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Baby's First Visit
Baby's First Dental Visit
by Shirley Gutkowski, RDH, BSDH
One of the top ten questions we are asked by patients is, “When should I bring my child for their first visit?” Parents are getting conflicting advise. Pediatricians are recommending children see dentists with their first tooth, which is good advise. That's what the textbooks say too. It seems, though, that the majority of general dentists recommend that a child be three years old. There is something about the difference in manageability between a one-year-old and a three year old. Is that best for the child?
I have had need to modify my own personal position on this matter just last week. Two different three-year-old children came in to our office on two separate days. Both were good little boys, both from regular families. One had seven cavities, the other had decay in each of his 20 little teeth. These little boys were a sad sight. I know that the majority of that decay could have been avoided.
The goal of bringing a small child into the dentist is primarily to have a good experience in what can be a scary place. Masked people running around, chairs that lay back on their own power, sharp instruments and gagging. Everything tastes bad and feels weird. If the child's first visit is because of dental pain, that feeling of pain and loss of control will last a lifetime. So, bring them in early, for their first tooth.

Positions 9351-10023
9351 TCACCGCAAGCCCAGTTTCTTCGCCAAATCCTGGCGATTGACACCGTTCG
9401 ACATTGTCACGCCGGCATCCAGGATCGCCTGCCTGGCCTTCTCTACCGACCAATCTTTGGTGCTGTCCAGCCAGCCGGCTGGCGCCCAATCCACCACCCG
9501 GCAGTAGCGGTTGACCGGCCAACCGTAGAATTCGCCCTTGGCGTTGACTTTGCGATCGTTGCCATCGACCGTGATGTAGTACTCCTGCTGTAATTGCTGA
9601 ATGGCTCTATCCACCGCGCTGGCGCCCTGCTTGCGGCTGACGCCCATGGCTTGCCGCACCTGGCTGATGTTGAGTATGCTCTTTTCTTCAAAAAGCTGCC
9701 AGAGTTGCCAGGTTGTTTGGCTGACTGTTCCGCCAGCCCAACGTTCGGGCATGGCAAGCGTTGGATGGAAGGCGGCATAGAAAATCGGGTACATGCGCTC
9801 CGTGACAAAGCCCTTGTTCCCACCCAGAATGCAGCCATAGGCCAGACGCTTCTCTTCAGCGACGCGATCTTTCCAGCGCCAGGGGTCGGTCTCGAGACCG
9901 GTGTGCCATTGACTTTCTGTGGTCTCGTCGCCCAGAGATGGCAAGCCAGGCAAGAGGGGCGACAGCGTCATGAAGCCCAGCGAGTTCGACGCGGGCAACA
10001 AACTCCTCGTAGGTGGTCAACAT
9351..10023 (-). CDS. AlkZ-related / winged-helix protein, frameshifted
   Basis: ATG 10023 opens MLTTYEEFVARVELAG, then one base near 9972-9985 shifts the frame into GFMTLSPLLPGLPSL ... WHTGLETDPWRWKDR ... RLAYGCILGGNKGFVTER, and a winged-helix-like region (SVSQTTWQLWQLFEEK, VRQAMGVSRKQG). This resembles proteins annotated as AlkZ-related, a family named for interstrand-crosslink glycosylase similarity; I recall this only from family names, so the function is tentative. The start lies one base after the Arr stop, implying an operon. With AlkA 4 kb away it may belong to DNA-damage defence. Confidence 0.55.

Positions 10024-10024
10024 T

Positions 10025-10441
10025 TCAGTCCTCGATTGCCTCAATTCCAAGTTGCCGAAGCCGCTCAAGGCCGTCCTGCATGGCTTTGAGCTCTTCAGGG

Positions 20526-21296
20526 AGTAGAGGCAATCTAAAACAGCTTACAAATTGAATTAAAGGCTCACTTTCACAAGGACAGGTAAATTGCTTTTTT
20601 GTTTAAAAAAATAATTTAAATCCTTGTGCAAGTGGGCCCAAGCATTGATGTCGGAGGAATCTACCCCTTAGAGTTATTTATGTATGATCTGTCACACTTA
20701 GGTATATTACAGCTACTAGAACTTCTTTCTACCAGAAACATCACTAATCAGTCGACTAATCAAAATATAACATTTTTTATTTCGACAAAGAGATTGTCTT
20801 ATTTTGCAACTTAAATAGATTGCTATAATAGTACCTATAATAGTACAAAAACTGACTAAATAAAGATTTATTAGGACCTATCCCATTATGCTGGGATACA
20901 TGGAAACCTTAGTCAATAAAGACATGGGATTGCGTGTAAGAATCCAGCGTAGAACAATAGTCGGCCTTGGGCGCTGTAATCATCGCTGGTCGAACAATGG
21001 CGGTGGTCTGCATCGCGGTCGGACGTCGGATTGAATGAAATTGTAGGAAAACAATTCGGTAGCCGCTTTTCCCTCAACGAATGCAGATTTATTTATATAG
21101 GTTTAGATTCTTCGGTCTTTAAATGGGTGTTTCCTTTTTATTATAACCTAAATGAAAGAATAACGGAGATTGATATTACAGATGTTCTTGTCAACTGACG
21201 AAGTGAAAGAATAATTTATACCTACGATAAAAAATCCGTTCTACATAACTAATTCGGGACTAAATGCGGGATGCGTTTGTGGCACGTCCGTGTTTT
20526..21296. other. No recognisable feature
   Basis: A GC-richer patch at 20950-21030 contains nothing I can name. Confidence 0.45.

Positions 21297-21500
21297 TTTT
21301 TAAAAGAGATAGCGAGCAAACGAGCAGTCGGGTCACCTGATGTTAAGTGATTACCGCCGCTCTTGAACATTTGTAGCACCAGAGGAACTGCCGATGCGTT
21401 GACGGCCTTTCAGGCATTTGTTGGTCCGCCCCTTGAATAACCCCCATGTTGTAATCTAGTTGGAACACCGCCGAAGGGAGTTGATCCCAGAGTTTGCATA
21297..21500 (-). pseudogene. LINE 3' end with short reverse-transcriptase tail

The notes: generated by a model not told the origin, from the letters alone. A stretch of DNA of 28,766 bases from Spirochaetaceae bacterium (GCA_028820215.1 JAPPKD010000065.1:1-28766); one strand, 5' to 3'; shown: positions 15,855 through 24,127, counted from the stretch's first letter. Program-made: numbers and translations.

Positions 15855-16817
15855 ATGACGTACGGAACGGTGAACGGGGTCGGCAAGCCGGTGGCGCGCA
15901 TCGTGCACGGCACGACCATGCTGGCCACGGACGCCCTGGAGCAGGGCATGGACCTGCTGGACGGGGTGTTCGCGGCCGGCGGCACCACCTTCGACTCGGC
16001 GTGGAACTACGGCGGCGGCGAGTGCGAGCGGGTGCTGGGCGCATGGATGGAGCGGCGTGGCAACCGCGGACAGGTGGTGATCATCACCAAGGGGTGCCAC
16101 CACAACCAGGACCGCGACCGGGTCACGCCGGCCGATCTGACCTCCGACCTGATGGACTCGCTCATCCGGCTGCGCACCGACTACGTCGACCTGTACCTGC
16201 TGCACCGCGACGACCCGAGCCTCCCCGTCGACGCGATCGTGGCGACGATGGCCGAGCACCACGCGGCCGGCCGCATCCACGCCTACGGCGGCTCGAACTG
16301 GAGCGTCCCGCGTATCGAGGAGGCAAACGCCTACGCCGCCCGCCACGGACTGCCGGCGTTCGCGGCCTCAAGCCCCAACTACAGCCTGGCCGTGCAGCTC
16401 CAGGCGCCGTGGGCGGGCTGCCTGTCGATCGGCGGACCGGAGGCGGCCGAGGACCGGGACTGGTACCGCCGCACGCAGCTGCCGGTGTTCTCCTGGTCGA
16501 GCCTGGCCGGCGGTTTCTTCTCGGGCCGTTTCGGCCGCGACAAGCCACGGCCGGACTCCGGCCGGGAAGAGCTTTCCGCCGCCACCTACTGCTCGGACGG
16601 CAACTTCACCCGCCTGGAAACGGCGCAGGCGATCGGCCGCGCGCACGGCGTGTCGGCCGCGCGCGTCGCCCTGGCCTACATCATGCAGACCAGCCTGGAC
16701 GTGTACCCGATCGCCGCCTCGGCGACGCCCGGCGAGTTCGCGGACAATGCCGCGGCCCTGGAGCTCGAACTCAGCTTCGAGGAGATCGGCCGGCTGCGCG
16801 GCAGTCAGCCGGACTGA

Here are some tips for making the appointment successful:
What will happen at the first appointment with a child not in pain? Dentists and Hygienists take into consideration the child's needs, and how important each procedure is for them. It may be that the child gets to ride in the chair and that's it! We do take x-rays on children. Primary teeth are replaced at some point, but they are vitally important for the time they are in the mouth.
If you, the parent, have a lot of active decay, schedule your child for an examination. The germs that cause cavities are transmissible; that is, dental decay is a contagious disease. If the parent has a lot of decay, the chances are good that the child has or will have it too. Prevention is our game and if we get a child early enough we can apply fluoride varnishes or catch the cavities when they are very small and virtually painless. If the child is under three, take them to a pediatric dentist. They are much more prepared for the needs of a small child with a single tooth.
Shirley Gutkowski RDH, BSDH is a graduate of Marquette University and a practicing hygienist since 1986. She is published in print and on the Internet. She is president of the Madison component of the Wisconsin Dental Hygienists Association, and she is on the dental hygiene advisory board of 3M ESPE. Ms. Gutkowski also provides continuing education and live presentations to various groups through Cross Link Presentations. She can be contacted at Dentwrite@aol.com.